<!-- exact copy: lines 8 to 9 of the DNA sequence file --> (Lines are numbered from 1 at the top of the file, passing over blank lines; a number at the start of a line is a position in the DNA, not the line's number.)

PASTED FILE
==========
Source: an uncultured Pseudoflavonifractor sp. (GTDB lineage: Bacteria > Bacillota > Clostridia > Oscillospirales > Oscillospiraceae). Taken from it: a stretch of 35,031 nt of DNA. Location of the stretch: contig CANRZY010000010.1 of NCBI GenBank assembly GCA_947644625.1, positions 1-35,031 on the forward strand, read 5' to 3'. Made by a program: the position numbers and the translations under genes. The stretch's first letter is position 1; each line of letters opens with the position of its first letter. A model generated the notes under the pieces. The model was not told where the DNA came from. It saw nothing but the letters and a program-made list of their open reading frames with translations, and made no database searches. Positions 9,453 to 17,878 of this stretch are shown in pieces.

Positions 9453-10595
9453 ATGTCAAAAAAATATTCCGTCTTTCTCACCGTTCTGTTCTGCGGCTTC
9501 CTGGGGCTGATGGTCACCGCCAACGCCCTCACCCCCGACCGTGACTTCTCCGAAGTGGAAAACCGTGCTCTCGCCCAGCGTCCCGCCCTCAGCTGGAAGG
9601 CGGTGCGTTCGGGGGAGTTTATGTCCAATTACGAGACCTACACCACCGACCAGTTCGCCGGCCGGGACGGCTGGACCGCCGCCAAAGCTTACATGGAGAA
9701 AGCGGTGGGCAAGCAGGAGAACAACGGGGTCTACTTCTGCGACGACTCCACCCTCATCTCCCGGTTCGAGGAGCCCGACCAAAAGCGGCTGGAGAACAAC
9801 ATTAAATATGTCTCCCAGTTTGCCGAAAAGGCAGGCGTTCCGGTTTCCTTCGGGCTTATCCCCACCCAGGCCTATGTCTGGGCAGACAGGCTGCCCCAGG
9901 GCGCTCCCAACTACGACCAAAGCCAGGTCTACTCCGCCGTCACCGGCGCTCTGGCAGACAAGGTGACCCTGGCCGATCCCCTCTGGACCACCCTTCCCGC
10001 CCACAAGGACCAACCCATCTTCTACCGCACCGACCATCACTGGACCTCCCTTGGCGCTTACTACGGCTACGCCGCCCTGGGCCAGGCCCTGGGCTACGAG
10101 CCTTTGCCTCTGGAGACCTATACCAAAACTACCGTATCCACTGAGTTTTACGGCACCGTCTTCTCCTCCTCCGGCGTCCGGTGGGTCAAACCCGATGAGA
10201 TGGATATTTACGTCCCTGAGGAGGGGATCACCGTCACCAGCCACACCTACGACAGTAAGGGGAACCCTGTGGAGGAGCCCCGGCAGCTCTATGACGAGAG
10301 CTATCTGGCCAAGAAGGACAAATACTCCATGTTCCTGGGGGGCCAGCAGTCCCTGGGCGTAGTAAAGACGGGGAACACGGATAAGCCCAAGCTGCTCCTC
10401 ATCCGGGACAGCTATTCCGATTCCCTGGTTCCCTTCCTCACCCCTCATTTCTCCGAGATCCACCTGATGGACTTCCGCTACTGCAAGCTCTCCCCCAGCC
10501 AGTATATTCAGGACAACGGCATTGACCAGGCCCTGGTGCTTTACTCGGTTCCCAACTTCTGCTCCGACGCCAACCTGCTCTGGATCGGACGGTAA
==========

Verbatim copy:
9901 GCGCTCCCAACTACGACCAAAGCCAGGTCTACTCCGCCGTCACCGGCGCTCTGGCAGACAAGGTGACCCTGGCCGATCCCCTCTGGACCACCCTTCCCGC
10001 CCACAAGGACCAACCCATCTTCTACCGCACCGACCATCACTGGACCTCCCTTGGCGCTTACTACGGCTACGCCGCCCTGGGCCAGGCCCTGGGCTACGAG